Gay Allis Rose Clifford (1943-1998) was a poet and a literary theorist whose most influential piece, Transformations of Allegory, has been cited by over a hundred subsequent works and is still a major work today in the field of allegory in literature. Gay Clifford left her mark not only in the world of literature, but among her many fields of interest, and was a great inspiration to those who knew her.
After studying English and earning a graduate degree at Oxford, she lectured in Medieval literature at the University of Warwick and University College London in the late sixties. She was one of the only two women lecturers in the English department at the time, the other being Germaine Greer, author of The Female Eunuch. Germaine Greer wrote that “Gay Clifford the well-read, the thorough, the hard-working, the reliable, the punctilious, tore herself to pieces trying to say something truer than fact. Her monument was less than half-hewn when she was forced to abandon it, but it is more picturesque, more moving, grander, more sublime perhaps for that”.
According to Lou Hart, who was a student of Gay’s at Warsick Unoversity, Gay was famous for her intellect, beauty and wit, and for the exclusive dinner parties she threw for colleagues and students alike. She loved to talk about all kinds literature, often quoting lines from memory.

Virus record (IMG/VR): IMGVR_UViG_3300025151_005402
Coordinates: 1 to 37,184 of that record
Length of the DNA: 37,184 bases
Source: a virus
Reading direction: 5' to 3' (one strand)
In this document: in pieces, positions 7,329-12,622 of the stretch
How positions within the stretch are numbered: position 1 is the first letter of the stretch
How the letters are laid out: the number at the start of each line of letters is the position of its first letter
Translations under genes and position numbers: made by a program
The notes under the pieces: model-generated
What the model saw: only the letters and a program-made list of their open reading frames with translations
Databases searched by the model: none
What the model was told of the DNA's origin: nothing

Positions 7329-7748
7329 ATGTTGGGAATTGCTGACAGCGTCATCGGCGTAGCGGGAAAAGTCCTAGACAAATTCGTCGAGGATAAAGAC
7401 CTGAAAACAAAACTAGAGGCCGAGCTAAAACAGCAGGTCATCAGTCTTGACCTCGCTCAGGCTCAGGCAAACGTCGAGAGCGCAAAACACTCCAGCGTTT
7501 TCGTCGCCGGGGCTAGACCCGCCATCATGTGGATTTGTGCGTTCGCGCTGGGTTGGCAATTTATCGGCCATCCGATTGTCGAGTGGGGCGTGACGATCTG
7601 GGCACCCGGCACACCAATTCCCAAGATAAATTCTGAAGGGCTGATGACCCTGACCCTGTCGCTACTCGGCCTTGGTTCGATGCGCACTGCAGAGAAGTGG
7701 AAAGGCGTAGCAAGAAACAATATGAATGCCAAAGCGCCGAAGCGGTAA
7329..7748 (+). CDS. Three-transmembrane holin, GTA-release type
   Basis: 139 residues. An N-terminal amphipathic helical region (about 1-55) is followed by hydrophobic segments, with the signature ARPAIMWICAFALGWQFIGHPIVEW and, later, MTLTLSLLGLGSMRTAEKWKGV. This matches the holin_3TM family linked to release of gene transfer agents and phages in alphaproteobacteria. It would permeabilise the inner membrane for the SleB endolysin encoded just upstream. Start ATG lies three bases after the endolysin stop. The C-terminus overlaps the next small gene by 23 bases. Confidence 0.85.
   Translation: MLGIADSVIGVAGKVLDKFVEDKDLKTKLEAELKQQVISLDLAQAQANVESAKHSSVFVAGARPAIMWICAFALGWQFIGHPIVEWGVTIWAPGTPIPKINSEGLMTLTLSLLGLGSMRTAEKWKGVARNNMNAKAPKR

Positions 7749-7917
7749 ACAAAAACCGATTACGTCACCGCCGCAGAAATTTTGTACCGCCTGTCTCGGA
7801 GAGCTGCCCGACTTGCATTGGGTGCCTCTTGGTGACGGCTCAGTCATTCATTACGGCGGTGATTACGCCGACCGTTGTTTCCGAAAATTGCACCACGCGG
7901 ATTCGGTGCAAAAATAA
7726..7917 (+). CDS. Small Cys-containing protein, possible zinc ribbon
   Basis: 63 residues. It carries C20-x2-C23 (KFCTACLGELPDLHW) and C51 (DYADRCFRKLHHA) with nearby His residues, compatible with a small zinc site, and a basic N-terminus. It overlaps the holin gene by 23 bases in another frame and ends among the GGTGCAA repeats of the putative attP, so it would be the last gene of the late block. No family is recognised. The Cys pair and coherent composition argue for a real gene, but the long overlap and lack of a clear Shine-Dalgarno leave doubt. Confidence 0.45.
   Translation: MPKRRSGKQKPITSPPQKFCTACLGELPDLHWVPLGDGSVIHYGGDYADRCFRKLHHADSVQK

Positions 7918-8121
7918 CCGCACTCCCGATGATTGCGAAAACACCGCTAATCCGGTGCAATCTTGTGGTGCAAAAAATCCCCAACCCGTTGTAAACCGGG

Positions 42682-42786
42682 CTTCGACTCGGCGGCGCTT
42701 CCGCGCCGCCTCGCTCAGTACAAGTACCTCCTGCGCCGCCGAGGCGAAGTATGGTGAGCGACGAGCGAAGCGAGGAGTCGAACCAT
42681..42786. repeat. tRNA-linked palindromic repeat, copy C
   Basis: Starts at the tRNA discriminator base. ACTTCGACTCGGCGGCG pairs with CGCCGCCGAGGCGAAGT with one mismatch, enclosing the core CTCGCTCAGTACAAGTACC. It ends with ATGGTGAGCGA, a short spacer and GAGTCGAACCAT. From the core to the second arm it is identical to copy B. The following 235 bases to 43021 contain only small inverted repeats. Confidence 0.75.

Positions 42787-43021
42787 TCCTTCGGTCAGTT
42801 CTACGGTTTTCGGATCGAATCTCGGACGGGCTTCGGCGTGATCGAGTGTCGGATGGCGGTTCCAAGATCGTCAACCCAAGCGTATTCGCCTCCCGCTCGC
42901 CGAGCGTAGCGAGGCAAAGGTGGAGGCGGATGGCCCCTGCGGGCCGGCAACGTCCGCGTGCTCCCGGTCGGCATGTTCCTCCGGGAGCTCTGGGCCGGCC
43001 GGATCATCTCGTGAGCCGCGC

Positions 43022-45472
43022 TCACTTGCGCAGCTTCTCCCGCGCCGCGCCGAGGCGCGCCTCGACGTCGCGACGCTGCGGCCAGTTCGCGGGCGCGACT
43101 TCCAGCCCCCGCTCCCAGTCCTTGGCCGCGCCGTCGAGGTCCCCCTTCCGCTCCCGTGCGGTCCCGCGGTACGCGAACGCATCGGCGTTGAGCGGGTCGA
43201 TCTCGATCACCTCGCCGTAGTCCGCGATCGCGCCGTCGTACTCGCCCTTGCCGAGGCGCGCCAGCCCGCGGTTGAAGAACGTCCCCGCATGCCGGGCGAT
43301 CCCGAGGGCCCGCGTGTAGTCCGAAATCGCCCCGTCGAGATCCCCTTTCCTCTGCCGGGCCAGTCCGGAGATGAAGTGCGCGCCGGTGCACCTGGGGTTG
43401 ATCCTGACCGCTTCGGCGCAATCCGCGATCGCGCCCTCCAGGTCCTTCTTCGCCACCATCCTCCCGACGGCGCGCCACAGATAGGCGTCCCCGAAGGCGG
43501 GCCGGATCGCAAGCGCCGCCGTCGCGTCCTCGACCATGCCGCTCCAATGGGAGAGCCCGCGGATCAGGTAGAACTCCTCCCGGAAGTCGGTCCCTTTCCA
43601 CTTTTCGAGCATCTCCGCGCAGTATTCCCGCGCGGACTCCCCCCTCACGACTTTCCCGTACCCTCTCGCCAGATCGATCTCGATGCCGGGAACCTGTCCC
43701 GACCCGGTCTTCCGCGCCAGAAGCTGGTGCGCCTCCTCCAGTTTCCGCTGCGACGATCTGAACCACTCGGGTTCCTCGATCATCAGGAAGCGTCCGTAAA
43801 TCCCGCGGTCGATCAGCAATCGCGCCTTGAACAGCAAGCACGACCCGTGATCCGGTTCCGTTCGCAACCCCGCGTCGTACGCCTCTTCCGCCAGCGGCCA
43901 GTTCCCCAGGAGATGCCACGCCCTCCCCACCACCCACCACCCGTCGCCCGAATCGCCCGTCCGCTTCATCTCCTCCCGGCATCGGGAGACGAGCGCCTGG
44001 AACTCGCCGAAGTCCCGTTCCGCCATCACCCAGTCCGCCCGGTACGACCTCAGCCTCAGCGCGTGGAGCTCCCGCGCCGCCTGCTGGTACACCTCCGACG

“I remember as a slightly gauche student of 19 seeing tbis very beautiful woman with long black hair and an amazing technicolor coat draped around her shoulders descending past the ranked tiers of students to give a lecture. She was a fierce intellect & the youngest lecturer of any University in England.”
“She really tried hard to help female students through a ceilling that was more adamantine than glass” ~Lou Hart
Gay did not start writing poetry until she was 35. Her poetry, mostly free verse, was imbued with her love and passion for language and deep knowledge and understanding of literature and poetry from the ancient greeks to the Romance era. In 1979, Clifford won the Greenwich Festival poetry prize. Her work was published and celebrated not only in England but across the Atlantic, and appeared in many magazines such as the London Review of Books.
Fighting through a stormy life full of personal and relationship troubles and terrible diseases including Crohn’s, Gay still stayed passionate about her work, writing, and other hobbies (she also had a love for cats and baroque music). Even though her parents were told she would have irreparable brain damage after a brain haemorrhage, with their support she still fought and relearned to speak.
In Gay Clifford’s memory, the University College London presents the Gay Clifford Award for Outstanding Women Students available to female Master’s degree students in the Arts and Humanities or Social and Historical Sciences.